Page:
The obvious here is that, blackface is blackface. It's historical roots are too ingrained in our society to put it as a plot point in a book---even one set in a futuristic Sci-Fi world---and as a central marketing tenent in videos. I know the counter argument from Foyt has been because the Midnight Luster in the book is used to disguise and appease and is not used as a joke as in old time minstrel shows that it's still okay to use. 

I disagree.

[img_assist|nid=342|title=|desc=|link=none|align=left|width=300|height=192]Seeing a blue-eyed, blonde, Caucasian actress in blackface is just disrespectful. It brings up hurtful memories and stereotypes and shouldn't have been used. I am actually stunned she kept the videos up even after the similar (and equally upsetting) Popchips ad with actor Ashton Kutcher in brownface pretending to be Indian.

I am saddened that in 2012, we have to explain why this type of racial mockery in blackface and brownface is inappropriate, hurtful, and should never be commercially exploited. Still, this Midnight Luster issue is just the beginning of the books' problems.

Here is the summary from Revealing Eden's information on Amazon.com:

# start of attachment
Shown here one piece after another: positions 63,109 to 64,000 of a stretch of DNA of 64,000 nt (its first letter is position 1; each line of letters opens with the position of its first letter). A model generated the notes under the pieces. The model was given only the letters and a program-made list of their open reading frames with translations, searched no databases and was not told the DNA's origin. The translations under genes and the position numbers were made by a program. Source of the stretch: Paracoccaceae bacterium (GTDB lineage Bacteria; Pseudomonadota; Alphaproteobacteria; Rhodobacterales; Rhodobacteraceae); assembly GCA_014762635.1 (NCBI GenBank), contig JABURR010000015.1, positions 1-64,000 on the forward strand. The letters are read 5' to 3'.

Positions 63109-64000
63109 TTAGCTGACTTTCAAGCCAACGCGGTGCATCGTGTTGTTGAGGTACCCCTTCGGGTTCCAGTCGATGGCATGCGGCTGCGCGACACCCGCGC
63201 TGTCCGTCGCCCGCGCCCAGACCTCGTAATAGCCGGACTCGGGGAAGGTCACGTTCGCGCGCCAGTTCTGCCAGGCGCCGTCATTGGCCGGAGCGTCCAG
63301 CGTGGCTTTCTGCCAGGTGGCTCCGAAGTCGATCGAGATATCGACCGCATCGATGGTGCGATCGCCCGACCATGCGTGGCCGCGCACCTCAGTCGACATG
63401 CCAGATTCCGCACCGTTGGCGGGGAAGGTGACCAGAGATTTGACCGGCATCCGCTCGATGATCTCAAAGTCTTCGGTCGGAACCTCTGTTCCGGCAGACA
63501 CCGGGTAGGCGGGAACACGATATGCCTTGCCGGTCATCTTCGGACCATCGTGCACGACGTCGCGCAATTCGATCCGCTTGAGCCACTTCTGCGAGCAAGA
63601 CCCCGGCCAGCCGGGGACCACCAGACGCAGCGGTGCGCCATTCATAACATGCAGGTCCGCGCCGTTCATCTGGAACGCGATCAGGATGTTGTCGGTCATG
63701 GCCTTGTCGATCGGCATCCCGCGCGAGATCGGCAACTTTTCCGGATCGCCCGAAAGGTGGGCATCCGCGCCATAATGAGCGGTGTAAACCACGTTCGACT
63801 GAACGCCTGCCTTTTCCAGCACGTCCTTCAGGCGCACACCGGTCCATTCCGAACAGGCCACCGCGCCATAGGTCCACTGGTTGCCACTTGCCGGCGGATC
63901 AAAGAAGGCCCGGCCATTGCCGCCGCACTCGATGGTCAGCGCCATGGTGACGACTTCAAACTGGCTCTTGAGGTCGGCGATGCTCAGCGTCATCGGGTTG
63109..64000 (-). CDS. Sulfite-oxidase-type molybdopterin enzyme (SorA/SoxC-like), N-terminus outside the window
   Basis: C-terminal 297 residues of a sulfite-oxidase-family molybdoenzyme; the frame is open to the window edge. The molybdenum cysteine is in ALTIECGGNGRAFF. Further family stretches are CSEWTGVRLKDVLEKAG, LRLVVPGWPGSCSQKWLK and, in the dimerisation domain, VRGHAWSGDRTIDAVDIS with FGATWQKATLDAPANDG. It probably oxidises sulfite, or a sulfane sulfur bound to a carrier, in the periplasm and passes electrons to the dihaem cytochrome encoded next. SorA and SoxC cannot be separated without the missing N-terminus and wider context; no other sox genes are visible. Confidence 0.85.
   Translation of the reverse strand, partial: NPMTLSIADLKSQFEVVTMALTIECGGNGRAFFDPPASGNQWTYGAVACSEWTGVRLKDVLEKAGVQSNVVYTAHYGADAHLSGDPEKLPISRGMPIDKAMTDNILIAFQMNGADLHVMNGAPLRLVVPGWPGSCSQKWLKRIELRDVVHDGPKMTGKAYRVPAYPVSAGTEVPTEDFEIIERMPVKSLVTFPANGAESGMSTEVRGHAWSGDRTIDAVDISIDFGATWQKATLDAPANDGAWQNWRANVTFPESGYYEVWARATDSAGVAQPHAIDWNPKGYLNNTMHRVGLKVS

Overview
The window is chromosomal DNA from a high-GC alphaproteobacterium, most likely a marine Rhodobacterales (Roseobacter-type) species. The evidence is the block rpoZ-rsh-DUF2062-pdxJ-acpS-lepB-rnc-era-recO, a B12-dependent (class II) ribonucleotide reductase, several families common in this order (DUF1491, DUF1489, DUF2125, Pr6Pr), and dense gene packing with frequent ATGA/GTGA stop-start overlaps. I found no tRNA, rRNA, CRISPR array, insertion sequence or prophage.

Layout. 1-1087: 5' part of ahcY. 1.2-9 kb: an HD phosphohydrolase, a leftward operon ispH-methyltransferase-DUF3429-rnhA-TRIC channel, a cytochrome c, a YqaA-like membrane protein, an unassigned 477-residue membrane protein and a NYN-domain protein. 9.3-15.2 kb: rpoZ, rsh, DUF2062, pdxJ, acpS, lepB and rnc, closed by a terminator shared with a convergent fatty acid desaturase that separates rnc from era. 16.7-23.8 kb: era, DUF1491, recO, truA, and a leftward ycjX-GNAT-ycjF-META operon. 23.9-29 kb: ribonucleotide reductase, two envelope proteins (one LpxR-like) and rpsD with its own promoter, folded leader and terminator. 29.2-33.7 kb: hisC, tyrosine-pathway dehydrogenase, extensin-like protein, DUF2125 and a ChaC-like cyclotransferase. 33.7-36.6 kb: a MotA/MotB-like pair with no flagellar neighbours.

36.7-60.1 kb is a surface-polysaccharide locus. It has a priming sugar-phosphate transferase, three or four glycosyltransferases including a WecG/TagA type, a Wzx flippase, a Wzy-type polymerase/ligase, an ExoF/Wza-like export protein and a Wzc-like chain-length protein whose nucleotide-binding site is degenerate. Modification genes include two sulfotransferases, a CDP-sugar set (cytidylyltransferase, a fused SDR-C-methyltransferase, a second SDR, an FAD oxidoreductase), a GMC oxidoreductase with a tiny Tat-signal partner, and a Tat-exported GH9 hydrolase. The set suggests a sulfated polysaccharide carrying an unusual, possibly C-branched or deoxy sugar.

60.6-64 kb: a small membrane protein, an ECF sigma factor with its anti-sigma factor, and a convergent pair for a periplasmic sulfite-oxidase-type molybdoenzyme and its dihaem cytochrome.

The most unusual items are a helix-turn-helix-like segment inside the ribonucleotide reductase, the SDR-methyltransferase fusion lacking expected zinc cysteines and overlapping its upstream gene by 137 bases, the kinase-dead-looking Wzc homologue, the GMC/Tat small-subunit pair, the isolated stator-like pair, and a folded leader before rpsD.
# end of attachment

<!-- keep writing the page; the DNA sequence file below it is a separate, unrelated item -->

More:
Eden Newman must mate before her 18th birthday in six months or she'll be left outside to die in a burning world. But who will pick up her mate-option when she's cursed with white skin and a tragically low mate-rate of 15%? In a post-apocalyptic, totalitarian, underground world where class and beauty are defined by resistance to an overheated environment, Eden's coloring brands her as a member of the lowest class, a weak and ugly Pearl. If only she can mate with a dark-skinned Coal from the ruling class, she'll be safe. Just maybe one Coal sees the Real Eden and will be her salvation her co-worker Jamal has begun secretly datingher. But when Eden unwittingly compromises her father's secret biological experiment, she finds herself in the eye of a storm and thrown into the last area of rainforest, a strange and dangerous land. Eden must fight to save her father, who may be humanity's last hope, while standing up to a powerful beast-man she believes is her enemy, despite her overwhelming attraction. Eden must change to survive but only if she can redefine her ideas of beauty and of love, along with a little help from her "adopted aunt" Emily Dickinson.